The First Art Newspaper on the Net   Established in 1996 United States Saturday, June 23, 2018

Exhibition devoted to Isamu Noguchi's tools, techniques, and studio practice opens
Isamu Noguchi working in stone yard at his Mure, Japan studio, 1975. Photographer unknown.

NEW YORK, NY.- The Noguchi Museum opened Hammer, Chisel, Drill: Noguchi’s Studio Practice, the first exhibition to explore the distinctive working methods of Isamu Noguchi (1904–1988), one of the most critically acclaimed sculptors of the twentieth century. In the course of his peripatetic, sixty-year career, Noguchi established a succession of studios around the world—in the United States, Italy, and Japan—and their geographic locations and cultural milieus profoundly influenced his artistic development and production.

With objects drawn from the incomparable holdings of The Noguchi Museum, the display features an array of hand- and industrial tools owned by the artist, archival photos and film footage of Noguchi at work, and a relevant selection of finished as well as unfinished sculptures. The exhibition remains on view through April 28, 2013.

Jenny Dixon, director of The Noguchi Museum, states: “Noguchi’s sculpture represents an exquisite blend of craft and creativity. Thanks to its rich holdings of materials that document all aspects of Noguchi’s working methods, the Museum is able to explore the artist’s craft and technique in this fascinating exhibition. By taking visitors behind the scenes into Noguchi’s studios, Hammer, Chisel, Drill provides a rare opportunity to appreciate the extraordinary technical prowess and perfectionism behind his artistic achievement.”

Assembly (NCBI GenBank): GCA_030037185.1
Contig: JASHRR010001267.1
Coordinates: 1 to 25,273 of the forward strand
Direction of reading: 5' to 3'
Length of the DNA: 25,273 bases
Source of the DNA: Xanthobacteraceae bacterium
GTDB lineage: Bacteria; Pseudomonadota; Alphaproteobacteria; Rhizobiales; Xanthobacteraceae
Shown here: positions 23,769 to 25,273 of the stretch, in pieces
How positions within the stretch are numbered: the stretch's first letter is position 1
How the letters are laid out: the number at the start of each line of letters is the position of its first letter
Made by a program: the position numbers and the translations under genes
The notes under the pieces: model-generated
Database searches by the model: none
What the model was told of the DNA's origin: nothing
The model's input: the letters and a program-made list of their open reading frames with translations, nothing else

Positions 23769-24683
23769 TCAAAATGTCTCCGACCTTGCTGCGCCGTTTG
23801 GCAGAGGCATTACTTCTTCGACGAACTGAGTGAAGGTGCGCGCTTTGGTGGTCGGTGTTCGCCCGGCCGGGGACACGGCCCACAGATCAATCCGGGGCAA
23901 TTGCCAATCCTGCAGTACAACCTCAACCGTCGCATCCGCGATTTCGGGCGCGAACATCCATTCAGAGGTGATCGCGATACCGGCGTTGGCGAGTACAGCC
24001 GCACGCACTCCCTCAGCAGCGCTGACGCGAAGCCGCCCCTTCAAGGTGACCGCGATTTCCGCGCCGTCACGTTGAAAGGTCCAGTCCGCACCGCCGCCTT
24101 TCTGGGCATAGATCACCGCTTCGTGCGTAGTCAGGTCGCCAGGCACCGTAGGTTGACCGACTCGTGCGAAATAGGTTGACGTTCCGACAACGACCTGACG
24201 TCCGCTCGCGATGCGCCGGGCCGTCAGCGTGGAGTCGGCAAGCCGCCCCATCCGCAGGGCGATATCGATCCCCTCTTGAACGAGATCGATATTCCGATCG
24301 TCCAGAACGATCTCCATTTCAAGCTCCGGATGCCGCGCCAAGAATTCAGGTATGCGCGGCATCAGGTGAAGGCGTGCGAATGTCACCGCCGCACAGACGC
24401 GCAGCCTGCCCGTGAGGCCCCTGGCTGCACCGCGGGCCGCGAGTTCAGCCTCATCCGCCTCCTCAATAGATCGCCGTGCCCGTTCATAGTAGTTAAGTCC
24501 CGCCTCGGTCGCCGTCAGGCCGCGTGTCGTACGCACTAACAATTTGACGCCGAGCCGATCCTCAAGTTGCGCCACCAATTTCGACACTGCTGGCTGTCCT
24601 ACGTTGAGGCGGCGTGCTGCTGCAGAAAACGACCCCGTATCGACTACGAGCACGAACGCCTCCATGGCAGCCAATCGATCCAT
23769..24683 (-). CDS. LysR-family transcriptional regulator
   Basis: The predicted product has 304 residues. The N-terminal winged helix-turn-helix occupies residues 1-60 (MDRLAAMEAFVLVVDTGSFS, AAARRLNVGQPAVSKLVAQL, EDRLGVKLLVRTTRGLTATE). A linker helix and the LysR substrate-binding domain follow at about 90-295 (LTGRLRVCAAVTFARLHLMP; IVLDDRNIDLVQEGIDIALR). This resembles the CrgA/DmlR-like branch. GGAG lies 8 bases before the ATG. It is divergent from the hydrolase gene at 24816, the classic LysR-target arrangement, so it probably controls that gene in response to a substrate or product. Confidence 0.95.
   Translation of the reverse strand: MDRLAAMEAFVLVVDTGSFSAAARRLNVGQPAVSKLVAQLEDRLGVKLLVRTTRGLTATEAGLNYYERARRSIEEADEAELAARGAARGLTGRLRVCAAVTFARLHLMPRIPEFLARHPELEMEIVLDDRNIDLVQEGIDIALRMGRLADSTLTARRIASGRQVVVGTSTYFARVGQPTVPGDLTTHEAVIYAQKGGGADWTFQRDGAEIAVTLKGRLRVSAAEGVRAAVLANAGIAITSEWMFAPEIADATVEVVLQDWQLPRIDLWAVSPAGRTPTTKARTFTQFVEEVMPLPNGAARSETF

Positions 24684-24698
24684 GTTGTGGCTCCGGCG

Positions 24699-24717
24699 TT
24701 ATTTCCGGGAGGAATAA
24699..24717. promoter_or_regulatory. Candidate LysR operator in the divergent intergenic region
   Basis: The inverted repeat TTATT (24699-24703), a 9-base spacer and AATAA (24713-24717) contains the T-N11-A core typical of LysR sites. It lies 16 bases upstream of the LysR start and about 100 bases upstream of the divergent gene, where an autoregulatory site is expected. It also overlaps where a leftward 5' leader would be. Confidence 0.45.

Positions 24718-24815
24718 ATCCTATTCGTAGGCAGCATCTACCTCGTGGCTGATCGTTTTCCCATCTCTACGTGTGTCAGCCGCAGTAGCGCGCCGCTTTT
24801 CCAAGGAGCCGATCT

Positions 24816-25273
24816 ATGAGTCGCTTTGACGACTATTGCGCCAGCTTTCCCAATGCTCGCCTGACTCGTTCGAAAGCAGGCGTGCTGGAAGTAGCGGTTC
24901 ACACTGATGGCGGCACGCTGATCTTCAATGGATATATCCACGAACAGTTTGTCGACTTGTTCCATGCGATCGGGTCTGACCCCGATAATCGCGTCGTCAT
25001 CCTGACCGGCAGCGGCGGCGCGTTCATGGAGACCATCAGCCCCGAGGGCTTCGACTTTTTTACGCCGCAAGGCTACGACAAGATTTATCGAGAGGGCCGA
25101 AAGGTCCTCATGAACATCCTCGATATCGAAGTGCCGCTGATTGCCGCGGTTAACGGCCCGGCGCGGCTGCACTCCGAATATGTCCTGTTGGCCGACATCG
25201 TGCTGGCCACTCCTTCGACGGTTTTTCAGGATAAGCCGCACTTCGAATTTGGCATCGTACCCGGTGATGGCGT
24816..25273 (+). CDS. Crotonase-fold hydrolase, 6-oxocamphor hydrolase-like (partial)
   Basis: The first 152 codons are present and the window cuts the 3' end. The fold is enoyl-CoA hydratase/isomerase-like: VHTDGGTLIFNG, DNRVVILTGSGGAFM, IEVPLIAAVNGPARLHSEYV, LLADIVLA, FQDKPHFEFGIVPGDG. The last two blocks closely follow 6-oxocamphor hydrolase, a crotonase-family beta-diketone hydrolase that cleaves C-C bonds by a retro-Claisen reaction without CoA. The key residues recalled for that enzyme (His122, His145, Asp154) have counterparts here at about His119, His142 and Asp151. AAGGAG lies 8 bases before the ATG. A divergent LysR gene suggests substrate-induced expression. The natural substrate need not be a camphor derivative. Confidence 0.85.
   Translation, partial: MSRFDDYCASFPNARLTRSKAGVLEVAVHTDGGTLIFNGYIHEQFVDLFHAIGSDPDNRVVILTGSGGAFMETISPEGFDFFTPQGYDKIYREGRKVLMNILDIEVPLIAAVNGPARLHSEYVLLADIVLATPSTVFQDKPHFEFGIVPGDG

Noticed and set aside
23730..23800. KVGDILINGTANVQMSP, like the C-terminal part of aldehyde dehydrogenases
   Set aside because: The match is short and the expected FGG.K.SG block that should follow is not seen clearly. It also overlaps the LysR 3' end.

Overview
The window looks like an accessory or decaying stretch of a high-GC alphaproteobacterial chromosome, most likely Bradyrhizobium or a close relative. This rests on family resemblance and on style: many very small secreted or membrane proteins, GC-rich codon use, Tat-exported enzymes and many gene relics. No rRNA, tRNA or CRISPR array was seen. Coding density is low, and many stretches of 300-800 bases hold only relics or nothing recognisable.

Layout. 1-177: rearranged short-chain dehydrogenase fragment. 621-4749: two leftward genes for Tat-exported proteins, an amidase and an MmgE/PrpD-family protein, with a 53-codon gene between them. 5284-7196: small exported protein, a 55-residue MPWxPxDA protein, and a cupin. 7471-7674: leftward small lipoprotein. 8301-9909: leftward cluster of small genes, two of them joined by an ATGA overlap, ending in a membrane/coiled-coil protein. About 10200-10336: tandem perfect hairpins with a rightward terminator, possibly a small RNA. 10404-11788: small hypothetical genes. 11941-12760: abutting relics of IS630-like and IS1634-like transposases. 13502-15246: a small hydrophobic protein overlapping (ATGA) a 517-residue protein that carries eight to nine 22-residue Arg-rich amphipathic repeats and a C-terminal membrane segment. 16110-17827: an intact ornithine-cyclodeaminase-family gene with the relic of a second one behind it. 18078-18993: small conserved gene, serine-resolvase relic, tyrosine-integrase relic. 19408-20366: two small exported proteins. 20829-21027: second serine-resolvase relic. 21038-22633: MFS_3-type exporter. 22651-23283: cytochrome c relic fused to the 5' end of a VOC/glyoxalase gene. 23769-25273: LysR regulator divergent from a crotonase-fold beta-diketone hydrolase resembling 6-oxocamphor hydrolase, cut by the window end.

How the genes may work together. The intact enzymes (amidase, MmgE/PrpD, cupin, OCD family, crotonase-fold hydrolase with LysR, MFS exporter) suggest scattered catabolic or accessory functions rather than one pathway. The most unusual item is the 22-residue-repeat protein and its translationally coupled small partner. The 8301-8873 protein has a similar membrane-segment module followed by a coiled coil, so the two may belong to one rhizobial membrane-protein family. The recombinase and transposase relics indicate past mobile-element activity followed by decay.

Hammer, Chisel, Drill: Noguchi’s Studio Practice forsakes a chronological path in favor of one that is organized around the working methods that Noguchi used in his most important studios, which were located in New York (Greenwich Village and Long Island City), Italy (Pietrasanta and Querceta), and Japan (Kita Kamakura and Mure).

The exhibition begins by focusing on the brief but transformative period beginning in spring 1927 that Noguchi spent in the Paris studio of the revolutionary abstract sculptor Constantin Brancusi, who encouraged the young artist to carve directly into stone (rather than first creating a clay or plaster model), and who advocated the use of simple, old-fashioned hand-tools. Among the items on display is a chemin de fer, a primitive, rasp-like instrument that Noguchi reportedly used to assist Brancusi in the carving of one of the elder artist’s iconic Birds in Space. Also on view are two of Noguchi’s own early abstract sculptures, Sail Shape (ca. 1928) and Globular (1928), and film footage of Brancusi’s studio, a live-work space with a showroom that would serve as a model for Noguchi’s own future studios.

Stone Carving